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What is ESG?

The Bipartisan Policy Center , together with S&P Global, recently launched an ESG Task Force to serve as a resource for federal policymakers who have begun wrestling with questions around corporate governance and how companies factor environmental and social considerations into their business and financial operations. In the coming months, BPC and the task force will be examining many dimensions of this. Here, we look at some basic questions about ESG that have not yet been adequately answered. How is ESG defined? Once defined, how is ESG information disclosed? And once disclosed, how is ESG information used?

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ESG Defined

Environmental, Social, and Governance—aka, “ESG”—has quite possibly been the fastest growing economic concept our country has seen in decades. ESG issues have taken corporate governance by storm. What started out as factors to assess companies’ sustainable and societal impact has grown into a broader set of factors used to evaluate a company’s long-term economic success.

Traditionally, the concept’s three letters, E, S, and G, subdivide various issues depending on perspective.

  • The “E” generally focuses on environmental issues such as climate change, sustainability, and pollution.
  • The “S” generally focuses on social issues such as workforce development, diversity, and community impact.
  • The “G” generally focuses on governance issues such as executive compensation, board diversity, and corporate culture.

Traditionally, while many of these issues were seen to relate in some way to corporate performance, they were not incorporated into a company’s financial metrics. This is because they did not meet the test for what information is considered financially material and relevant to a reasonable investor. That is the current standard for materiality, with boards of companies given the discretion—based on their intimate knowledge of a company—to determine what information is or is not material.

The materiality standard was set by the U.S. Supreme Court to help determine the balance between how much information is enough for investors and how much is overwhelming. Companies are not required to disclose information merely because investors or the general public want it. Rather, they must disclose those things that are financially material to the well-being of the company.

ESG shifts the debate over materiality. Previously, as noted, the question was about how much material economic information should be disclosed. Now, new questions have been raised about inclusion of traditionally non-economic factors in the materiality analysis. In many cases, too, those non-economic factors are judged by qualitative measures, adding another layer of debate.

With ESG gaining more attention and prominence, disclosure becomes central to evaluating companies—and central to the issues that policymakers will find themselves addressing. This is to say nothing about the added complexity when considering various global regulating agencies and associated geopolitical issues involved in assessing ESG.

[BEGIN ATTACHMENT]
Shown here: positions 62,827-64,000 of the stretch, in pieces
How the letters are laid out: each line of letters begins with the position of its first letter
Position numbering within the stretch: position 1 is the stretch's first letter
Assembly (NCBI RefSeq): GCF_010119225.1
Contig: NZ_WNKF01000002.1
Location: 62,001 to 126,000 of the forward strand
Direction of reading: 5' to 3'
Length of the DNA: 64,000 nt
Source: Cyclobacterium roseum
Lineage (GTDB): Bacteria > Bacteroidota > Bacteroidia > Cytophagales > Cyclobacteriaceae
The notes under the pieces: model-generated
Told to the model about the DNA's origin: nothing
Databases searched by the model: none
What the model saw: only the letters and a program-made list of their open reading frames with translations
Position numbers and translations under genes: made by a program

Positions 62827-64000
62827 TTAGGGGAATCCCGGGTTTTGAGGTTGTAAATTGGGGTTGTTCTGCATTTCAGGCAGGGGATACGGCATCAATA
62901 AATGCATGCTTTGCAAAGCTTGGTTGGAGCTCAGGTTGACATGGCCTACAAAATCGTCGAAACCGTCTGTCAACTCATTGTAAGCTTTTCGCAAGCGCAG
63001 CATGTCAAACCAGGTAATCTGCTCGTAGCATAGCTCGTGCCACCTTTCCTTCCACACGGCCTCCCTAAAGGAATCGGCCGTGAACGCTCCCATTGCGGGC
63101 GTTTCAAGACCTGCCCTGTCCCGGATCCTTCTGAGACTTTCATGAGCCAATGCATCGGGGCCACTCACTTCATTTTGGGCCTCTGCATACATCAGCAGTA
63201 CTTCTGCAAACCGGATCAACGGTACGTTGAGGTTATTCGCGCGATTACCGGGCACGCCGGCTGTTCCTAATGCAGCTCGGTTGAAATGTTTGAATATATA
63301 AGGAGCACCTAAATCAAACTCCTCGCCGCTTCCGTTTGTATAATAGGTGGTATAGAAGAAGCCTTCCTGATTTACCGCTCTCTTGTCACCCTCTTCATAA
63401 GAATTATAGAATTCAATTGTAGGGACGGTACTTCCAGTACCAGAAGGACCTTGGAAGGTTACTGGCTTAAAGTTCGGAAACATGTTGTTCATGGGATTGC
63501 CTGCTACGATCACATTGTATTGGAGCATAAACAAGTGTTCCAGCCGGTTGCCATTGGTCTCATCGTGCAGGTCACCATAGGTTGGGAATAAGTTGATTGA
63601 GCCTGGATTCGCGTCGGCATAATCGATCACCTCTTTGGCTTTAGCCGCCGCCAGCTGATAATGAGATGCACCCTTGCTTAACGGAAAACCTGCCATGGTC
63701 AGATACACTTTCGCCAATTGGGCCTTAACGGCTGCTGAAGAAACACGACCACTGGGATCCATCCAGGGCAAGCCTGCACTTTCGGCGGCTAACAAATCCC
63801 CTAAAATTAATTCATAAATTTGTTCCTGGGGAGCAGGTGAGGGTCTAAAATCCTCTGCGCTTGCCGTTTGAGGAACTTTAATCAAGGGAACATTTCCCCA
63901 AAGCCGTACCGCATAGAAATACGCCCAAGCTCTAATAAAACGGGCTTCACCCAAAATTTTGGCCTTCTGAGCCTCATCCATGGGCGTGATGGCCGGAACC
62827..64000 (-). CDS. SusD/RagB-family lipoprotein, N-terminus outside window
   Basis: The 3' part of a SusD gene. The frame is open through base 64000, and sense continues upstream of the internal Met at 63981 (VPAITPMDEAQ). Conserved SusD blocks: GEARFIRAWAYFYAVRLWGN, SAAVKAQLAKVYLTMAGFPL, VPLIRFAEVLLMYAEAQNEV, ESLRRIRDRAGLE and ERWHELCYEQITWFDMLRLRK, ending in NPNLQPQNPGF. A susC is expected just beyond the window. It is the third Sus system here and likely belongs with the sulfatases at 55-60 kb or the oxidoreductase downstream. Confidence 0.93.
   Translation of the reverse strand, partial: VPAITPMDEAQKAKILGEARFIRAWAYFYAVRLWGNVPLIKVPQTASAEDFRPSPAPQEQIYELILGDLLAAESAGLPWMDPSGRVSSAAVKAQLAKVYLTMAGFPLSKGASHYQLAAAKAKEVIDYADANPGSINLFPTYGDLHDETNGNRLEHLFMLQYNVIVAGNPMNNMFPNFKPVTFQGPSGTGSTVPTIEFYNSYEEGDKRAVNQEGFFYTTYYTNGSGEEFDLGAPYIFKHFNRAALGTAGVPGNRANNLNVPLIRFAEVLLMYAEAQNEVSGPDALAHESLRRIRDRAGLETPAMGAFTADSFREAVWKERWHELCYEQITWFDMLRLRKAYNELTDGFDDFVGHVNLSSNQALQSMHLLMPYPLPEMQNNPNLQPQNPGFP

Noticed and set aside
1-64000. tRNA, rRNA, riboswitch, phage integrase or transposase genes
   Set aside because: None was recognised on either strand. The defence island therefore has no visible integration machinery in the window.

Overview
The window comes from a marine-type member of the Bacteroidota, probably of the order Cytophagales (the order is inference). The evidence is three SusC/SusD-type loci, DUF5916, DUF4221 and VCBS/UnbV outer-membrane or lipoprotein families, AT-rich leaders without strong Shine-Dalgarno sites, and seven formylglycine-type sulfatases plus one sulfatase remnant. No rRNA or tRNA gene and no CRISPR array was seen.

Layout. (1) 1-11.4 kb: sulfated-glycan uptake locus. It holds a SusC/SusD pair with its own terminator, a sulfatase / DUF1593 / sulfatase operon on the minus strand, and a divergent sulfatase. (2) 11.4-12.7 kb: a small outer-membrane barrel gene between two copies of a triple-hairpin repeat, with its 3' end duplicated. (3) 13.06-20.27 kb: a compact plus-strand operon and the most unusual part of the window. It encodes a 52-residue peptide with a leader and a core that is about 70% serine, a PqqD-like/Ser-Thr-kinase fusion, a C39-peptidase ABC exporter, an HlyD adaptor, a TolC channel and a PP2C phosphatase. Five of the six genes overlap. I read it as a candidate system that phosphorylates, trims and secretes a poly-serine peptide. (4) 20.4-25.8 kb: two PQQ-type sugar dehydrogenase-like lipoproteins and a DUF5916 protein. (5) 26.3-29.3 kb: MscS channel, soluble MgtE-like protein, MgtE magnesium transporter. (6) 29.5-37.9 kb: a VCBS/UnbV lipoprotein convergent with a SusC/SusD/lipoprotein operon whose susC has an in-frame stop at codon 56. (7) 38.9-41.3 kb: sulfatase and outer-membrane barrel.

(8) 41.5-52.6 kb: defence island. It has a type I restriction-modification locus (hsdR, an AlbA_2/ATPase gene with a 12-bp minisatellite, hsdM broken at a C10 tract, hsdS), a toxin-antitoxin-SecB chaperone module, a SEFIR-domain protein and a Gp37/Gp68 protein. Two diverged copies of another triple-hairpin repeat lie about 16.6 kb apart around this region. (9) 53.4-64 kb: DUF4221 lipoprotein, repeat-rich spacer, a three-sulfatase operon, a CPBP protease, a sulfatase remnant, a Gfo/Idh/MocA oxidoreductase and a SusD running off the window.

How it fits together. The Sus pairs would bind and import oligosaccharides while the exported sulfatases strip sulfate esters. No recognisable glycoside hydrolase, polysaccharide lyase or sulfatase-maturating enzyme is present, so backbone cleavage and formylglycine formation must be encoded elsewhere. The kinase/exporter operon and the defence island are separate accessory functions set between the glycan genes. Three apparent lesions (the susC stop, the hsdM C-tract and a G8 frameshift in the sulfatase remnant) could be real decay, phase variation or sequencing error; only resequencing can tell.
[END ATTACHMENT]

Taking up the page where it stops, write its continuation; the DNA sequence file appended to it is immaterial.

ESG Disclosure

Once a piece of information is considered material and therefore should be disclosed, the next step is determining how it will be disclosed. Unlike traditional quantitative economic data, the qualitative nature of ESG data becomes more difficult to disclose in a comparable format. As a result, several organizations have developed disclosure frameworks to help with this process, and the SEC is currently looking into mandating certain types of disclosure.

For instance, climate change has been seen as a societal and public policy issue. However, many argue that a company’s risks associated with climate change should be disclosed as financially material. There are others that claim these types of risks must already be disclosed under existing law. Given the sheer number of disclosure frameworks, it appears that the SEC is moving toward, at a minimum, some type of benchmark. Benchmarking would certainly give companies the flexibility to determine materiality and provide the needed comparability aspect of the data disclosed.


Once ESG information is publicly disclosed, the question becomes how the information will be used. While the information has historically been used for investment purposes, because it involves more than just pecuniary issues, it may well be used more broadly to assess companies’ political and social impact on communities, the nation as whole, and toward global issues.

While most investment companies have internal support to review the disclosed information, other investment companies rely on ratings companies to review the disclosure and rank individual companies on a set of their own criteria. This initially led to issues of inconsistency on, for example, metrics and data determining the criteria. As the quality of data has improved to include that which is materially financially relevant, the ratings have begun to be more consistent. There are a variety of different types of investors who use this information, from those wanting to have a societal impact, to those who want to affect the environment, to those who want only to maximize their investment returns. Whatever the interest, ESG information will help guide their investment decisions.

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